If the Chamber or some other local entity sponsors a new PAC to sell the measure, I hope that the local media will probe the reasons why a group like the NC Realtor association threw so much money behind this year’s PAC – was it a cheap way to keep the land transfer tax off the table?

Finally, the BOCC should understand that if you plan to ask folks for more money to address critical needs because the budget cupboard is bare, they can’t turn around and plunk down $610,000 on a new piece of property or funnel $4.6M in debt savings to other purposes.

[UPDATE]

As of 8:43pm, 40 of 44 precincts reporting, 48.27% (19,576) FOR and 51.73% (20,977) AGAINST – 40,553 votes total.

As of 6pm Lincoln Center was at 241 voters, a better than expected turnout for this year’s mid-term.

As of 6:35pm the Library weighed in at 647 voters, lagging Caldwell. Considering that Estes Hills precinct had a large early voting contingent, the numbers on the ground there are not necessarily indicative of voter disinterest. I expect a very robust final number.

Quick update on Caldwell precinct located in north Orange County near Rougemont.

I handed out Democratic party voter guides from 9:30am until 4:00pm to a steady and heavy stream of voters. With over 680 voters clocking in by 4pm, the precinct was trending towards a very healthy showing – a possible total for today of over 900+ folks. Add in the nearly 30% of early voters and the totals will be approaching 2008′s general election.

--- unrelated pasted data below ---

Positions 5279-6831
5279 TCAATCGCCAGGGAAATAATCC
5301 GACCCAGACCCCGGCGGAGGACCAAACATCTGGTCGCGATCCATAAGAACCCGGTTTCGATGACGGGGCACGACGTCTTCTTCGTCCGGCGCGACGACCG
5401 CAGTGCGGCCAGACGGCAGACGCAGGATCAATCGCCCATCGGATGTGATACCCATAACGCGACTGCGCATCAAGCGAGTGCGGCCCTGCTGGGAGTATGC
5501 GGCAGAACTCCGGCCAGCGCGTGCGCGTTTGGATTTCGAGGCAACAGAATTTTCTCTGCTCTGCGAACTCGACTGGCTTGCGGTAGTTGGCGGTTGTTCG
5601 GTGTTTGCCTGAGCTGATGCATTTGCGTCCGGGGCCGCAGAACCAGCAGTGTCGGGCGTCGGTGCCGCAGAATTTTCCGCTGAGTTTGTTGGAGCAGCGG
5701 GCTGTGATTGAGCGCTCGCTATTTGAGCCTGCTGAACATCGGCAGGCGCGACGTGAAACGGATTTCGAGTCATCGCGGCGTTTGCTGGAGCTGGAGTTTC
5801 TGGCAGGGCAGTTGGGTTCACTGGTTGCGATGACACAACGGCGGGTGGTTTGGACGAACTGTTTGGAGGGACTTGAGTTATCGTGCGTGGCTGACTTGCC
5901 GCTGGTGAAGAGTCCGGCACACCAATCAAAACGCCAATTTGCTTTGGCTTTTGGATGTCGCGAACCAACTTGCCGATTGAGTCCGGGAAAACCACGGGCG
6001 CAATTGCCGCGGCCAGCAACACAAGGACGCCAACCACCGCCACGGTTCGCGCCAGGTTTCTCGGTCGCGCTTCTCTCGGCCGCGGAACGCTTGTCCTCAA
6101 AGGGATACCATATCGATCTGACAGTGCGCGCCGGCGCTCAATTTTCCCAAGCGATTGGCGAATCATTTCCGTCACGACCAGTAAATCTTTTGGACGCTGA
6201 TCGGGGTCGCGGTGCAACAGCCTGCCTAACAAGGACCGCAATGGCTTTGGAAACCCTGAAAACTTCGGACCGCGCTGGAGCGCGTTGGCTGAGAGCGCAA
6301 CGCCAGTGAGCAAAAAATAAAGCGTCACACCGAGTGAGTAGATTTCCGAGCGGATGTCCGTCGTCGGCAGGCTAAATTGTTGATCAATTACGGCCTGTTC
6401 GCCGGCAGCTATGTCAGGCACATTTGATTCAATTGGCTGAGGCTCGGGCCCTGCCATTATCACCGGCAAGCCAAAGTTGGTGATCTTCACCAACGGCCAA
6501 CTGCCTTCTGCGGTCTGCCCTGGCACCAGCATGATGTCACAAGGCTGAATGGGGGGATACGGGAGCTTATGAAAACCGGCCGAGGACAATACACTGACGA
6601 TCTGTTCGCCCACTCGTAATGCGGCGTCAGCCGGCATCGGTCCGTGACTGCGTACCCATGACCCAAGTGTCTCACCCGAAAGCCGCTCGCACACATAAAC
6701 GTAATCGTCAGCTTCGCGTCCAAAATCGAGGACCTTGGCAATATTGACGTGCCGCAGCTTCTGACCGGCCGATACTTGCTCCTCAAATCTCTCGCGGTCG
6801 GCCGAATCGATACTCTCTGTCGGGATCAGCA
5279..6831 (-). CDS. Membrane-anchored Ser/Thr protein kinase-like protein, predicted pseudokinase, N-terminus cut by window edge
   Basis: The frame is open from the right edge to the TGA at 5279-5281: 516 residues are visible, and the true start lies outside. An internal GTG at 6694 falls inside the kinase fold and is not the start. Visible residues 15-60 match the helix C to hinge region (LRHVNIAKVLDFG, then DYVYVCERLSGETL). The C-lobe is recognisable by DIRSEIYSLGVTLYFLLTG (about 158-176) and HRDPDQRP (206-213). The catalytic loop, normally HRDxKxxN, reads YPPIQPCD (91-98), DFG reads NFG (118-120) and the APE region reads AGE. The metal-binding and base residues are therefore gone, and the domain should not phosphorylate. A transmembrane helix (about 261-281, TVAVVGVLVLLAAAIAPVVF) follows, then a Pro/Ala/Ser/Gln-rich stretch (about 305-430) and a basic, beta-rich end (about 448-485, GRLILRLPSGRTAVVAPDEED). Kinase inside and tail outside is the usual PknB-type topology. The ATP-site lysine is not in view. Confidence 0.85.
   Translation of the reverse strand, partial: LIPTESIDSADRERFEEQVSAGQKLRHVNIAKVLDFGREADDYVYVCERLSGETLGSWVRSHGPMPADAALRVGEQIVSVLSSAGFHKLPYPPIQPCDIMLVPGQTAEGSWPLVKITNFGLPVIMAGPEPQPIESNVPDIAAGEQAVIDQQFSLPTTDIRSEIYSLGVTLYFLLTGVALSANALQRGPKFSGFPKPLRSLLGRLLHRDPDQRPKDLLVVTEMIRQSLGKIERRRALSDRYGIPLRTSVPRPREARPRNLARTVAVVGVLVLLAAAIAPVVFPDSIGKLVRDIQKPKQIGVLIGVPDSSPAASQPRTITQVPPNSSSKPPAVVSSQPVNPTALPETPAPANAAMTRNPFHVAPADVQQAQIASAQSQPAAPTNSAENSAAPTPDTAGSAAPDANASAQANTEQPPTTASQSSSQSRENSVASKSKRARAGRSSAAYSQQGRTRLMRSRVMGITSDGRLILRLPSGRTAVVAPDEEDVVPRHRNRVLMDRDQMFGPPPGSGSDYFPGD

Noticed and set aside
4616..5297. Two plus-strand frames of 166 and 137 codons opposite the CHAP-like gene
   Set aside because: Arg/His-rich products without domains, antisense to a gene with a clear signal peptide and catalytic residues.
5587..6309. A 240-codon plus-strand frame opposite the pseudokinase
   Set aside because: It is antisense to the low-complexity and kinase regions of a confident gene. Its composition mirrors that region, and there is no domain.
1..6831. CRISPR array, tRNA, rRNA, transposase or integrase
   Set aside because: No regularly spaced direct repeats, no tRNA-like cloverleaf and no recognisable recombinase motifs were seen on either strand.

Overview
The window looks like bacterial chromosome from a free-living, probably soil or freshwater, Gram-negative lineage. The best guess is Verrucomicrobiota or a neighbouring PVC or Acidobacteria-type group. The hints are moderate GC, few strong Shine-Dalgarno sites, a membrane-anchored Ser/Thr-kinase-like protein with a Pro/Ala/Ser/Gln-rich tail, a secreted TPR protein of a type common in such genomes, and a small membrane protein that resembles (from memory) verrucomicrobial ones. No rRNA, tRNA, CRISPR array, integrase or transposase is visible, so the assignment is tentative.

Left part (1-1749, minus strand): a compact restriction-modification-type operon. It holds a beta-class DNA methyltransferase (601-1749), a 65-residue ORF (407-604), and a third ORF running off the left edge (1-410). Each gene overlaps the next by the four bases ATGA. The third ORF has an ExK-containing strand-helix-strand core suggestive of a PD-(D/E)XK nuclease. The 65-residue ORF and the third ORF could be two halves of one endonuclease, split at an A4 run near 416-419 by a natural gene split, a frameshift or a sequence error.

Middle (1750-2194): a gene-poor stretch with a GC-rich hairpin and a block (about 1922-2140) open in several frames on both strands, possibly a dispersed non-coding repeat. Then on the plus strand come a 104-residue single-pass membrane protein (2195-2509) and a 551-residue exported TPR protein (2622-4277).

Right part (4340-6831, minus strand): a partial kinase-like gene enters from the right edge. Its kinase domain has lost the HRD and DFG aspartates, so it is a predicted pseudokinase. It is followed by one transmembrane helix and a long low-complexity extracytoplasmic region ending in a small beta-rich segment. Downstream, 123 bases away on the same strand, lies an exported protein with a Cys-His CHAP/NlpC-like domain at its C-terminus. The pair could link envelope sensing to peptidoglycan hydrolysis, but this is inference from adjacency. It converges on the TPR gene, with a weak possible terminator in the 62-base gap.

Well done Caldwell!

I’m headed to Lincoln Center in Chapel Hill for the 5-6pm shift After that it is a quick stop at the Library to vote.

If you haven’t voted yet there is still plenty of time Get out and make a difference.

In case there’s any confusion, Morgan Freeman had nothing to do with this post!

I’ll be helping the Orange County Democratic Party over at the Caldwell precinct in northern Orange County from 9:30am to 4:00pm. Drop by if you’re in the area.

Over the last week I’ve received emails asking my recommendations for the judicial races. Here’s who I’m voting for:

US SenateElaine Marshall

I know, Elaine isn’t running for the bench but since I have your attention….

A lot has been made of the apparent Democratic electorate malaise this year. We are still involved in the longest war of our country’s history. We still haven’t punished the use of torture or kidnapping as tools of war. Affronts to our Constitution, to basic human rights continue to be promulgated. Backroom deals derail chances of improving our populaces health and welfare. Billions are bilked and the public coffers milked. Spying and lying are now commonplace insults to our country’s democratic well-being. So much of the same old, same old with nary a peep from so many Democratic “yes we can change” Congress folks.

I understand that immense lethargic unease the folks that turned out in 2008 must feel. Does that mean we need to suffer with a Burr under our saddles another 4 years? Hell no.

Elaine is more than the anti-Burr choice. She wasn’t supported by the torpor inducing national Democratic apparatchik, a real win in my book. She will work to bring real change on behalf of all North Carolinians if elected. Do your part today to make that happen.